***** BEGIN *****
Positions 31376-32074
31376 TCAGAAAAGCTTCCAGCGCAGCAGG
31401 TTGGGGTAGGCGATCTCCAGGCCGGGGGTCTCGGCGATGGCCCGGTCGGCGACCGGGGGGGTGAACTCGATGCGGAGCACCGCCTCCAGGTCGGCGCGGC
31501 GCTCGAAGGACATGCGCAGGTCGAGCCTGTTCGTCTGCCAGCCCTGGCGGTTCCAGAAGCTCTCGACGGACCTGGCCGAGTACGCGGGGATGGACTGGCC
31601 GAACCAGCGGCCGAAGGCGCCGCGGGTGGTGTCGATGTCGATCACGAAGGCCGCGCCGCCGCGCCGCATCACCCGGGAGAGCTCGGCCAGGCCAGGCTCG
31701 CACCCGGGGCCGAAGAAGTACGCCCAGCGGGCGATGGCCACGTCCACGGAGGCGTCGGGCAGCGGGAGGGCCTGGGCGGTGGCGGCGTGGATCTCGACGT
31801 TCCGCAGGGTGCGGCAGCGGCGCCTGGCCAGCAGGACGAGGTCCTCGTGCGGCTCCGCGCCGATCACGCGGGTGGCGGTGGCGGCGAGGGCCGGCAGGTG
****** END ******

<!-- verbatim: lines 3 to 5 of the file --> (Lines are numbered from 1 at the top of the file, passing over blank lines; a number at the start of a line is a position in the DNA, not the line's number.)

31401 TTGGGGTAGGCGATCTCCAGGCCGGGGGTCTCGGCGATGGCCCGGTCGGCGACCGGGGGGGTGAACTCGATGCGGAGCACCGCCTCCAGGTCGGCGCGGC
31501 GCTCGAAGGACATGCGCAGGTCGAGCCTGTTCGTCTGCCAGCCCTGGCGGTTCCAGAAGCTCTCGACGGACCTGGCCGAGTACGCGGGGATGGACTGGCC
31601 GAACCAGCGGCCGAAGGCGCCGCGGGTGGTGTCGATGTCGATCACGAAGGCCGCGCCGCCGCGCCGCATCACCCGGGAGAGCTCGGCCAGGCCAGGCTCG